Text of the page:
Vegetarian Discussion: Tesco And Asda Urged To Go Cage-free!

Tesco And Asda Urged To Go Cage-free!
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Gloria
2007-10-30 07:10:37 EST
Tesco and Asda urged to go cage-free!

http://www.ciwf.org.uk/
Compassion in World Farming has been calling on supermarkets and the
food industry to go cage-free. This means only using and selling eggs
from hens in free-range, organic or barn systems.

Despite the scientific evidence that the battery cage system is cruel
and increased public support for free-range farming, Tesco and Asda,
the two largest UK supermarkets continue to make no commitment to help
millions of hens and stop selling battery eggs.


Did you know?

Hens can travel up to 9mph. This is usually a combined effort of
running, jumping and flying.

Why battery cages must go!
Battery cages confine hens in wire cages so small that each hen has a
floor space no larger than an A4 piece of paper. The hens are unable
to stretch their wings or carry out any of their natural behaviours.



Legislation under threat?
In 1999, the EU voted to ban barren battery cages from 2012, this
legislation is now under serious threat. Compassion in World Farming
is stepping up the pressure on all aspects of the egg industry;
political, commercial and public to say that battery cages must go.

Why target Tesco & Asda?

Take action:

Why Tesco & Asda?
Find a demonstration
Letter template
Donate to help us


With sales in cage-free eggs continuing to rise across Europe, EU
consumers are clearly in support of cage-free egg production. Many
supermarkets have listened to their consumers and chosen to do the
right thing by going cage-free. All supermarkets in Austria and the
Netherlands are cage-free.

M&S and Waitrose have already moved away from eggs from caged hens.
Sainsbury's have committed to do so by 2012. The Co-op and Morrisons
have made cage-free commitments on their own-label eggs.

As the UK's largest supermarkets, Tesco and Asda must do the right
thing and show leadership by going cage-free – that means phasing out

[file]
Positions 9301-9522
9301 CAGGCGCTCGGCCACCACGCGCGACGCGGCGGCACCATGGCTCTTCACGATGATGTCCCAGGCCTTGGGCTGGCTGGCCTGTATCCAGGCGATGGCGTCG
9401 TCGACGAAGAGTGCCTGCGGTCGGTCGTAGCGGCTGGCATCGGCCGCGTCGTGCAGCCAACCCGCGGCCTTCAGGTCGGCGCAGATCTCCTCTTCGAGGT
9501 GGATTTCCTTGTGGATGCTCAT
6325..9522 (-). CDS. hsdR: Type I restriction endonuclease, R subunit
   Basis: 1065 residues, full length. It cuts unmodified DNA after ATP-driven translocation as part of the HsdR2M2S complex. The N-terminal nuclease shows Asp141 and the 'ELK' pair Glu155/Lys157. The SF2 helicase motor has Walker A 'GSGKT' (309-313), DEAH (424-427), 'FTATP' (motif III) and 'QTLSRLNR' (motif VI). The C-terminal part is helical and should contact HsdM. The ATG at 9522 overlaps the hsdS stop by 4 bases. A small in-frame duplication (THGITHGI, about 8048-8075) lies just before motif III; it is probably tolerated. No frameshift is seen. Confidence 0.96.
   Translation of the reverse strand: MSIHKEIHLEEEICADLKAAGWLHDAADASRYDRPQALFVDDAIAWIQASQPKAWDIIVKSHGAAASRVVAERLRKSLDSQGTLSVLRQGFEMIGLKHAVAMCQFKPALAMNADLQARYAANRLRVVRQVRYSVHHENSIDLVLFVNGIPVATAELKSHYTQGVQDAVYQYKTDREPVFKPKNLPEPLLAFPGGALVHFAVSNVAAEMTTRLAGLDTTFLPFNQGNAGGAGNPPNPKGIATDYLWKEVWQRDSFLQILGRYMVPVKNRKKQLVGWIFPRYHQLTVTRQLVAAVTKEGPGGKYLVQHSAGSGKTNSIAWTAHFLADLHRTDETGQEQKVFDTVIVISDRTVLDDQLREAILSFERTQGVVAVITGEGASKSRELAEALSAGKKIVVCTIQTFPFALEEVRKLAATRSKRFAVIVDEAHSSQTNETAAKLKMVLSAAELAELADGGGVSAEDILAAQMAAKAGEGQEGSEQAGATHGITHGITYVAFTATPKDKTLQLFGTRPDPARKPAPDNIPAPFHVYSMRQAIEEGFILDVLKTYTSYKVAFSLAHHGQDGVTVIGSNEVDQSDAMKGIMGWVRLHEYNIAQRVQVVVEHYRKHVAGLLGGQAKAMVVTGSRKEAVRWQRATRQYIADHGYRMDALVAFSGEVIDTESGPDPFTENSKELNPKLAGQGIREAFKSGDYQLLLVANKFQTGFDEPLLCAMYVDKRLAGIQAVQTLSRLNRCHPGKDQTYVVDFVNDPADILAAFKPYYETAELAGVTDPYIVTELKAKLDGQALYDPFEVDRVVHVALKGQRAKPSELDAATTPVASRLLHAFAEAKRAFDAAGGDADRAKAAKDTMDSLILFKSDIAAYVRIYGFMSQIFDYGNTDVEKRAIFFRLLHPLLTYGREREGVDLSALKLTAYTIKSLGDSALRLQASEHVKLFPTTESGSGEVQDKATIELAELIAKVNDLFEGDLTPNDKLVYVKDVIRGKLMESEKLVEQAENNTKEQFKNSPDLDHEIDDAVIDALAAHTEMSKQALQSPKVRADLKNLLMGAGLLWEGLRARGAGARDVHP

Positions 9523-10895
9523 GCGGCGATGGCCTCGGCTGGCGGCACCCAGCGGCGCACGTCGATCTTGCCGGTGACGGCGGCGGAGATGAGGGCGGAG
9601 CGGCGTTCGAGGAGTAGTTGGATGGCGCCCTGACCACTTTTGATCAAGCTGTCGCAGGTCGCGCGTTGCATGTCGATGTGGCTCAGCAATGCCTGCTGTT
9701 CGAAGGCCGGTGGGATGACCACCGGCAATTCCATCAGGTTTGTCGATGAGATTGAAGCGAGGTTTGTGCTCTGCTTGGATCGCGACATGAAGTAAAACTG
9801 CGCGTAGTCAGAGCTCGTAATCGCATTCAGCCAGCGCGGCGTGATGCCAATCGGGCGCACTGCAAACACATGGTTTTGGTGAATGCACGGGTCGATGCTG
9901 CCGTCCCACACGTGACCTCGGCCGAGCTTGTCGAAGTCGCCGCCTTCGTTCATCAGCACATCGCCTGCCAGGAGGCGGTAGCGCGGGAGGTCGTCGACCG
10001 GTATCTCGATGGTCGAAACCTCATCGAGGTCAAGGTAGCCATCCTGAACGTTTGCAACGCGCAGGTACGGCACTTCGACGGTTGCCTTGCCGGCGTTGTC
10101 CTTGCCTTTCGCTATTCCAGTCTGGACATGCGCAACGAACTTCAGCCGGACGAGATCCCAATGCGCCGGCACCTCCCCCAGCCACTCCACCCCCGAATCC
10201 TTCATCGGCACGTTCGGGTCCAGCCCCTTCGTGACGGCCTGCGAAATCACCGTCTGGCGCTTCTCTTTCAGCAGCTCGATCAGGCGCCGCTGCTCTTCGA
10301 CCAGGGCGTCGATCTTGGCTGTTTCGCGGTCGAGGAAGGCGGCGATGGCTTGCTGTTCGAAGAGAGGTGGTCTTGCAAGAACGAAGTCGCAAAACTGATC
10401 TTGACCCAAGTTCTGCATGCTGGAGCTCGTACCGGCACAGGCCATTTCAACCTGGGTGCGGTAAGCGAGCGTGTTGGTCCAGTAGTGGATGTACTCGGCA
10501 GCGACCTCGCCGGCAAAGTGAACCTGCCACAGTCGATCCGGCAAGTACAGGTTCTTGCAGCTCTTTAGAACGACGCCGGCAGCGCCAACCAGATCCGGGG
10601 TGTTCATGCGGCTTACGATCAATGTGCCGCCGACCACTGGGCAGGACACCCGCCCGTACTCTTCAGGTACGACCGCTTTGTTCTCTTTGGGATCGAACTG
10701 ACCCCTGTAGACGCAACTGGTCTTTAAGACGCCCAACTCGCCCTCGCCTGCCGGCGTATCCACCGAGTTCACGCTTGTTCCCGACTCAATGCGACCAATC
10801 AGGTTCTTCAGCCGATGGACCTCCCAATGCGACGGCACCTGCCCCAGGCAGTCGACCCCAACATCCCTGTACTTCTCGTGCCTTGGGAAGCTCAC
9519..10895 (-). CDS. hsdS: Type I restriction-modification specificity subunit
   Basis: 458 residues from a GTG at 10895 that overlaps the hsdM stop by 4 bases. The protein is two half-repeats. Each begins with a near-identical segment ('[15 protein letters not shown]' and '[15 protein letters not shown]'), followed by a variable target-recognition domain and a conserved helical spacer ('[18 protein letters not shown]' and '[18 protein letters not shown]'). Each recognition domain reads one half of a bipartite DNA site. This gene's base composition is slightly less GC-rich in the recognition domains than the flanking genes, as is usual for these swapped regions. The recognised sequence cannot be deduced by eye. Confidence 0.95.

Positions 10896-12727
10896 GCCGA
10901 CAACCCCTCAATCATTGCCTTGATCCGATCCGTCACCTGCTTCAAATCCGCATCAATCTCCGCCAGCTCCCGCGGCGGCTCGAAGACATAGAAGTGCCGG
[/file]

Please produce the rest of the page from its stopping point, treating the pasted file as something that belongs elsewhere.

eggs from barren and enriched cage systems.


Case Study

Last year Sainsbury's sold almost 580 million eggs, therefore their
commitment to go cage free will benefit 2.1 million hens per year.

Market share
Tesco has a 31% share of the grocery markets, so a cage-free pledge
from them would represent a huge market for farmers wishing to switch
to cage-free production. With over 3.5 million hens needed to lay the
eggs supplied by Tesco each year, it would really represent a huge
welfare benefit to millions of hens.

Together let's make a stand against eggs from caged hens and call on
both Tesco and Asda to "Go Cage-Free!":



King Bruno The Questionable
2007-10-30 09:00:53 EST
"Gloria" <letsstandup2bullies@yahoo.co.uk> wrote in message
news:2o3ei3tbjfjs8eto1b91493vbsf1qicm4n@4ax.com...
> Tesco and Asda urged to go cage-free!
>
> http://www.ciwf.org.uk/
> Compassion in World Farming has been calling on supermarkets and the
> food industry to go cage-free. This means only using and selling eggs
> from hens in free-range, organic or barn systems.
>
> Despite the scientific evidence that the battery cage system is cruel
> and increased public support for free-range farming, Tesco and Asda,
> the two largest UK supermarkets continue to make no commitment to help
> millions of hens and stop selling battery eggs.
>
>
No & fuck off, green coloured piece of shit.



Pearl
2007-10-30 15:29:43 EST
http://business.edp24.co.uk/content/news/story.aspx?brand=BIZOnline&category=Business&tBrand=BIZOnline&tCategory=homepage&itemid=NOE
D27%20Oct%202007%2011%3A51%3A26%3A170
or
http://tinyurl.com/ypbfnu

Dire warnings of an end to UK pig farming
27 October 2007

MICHAEL POLLITT, RURAL AFFAIRS EDITOR

Soaring animal feed prices could spell the end of the country's
pig industry within 12 months as producers are forced to quit,
a national survey has warned.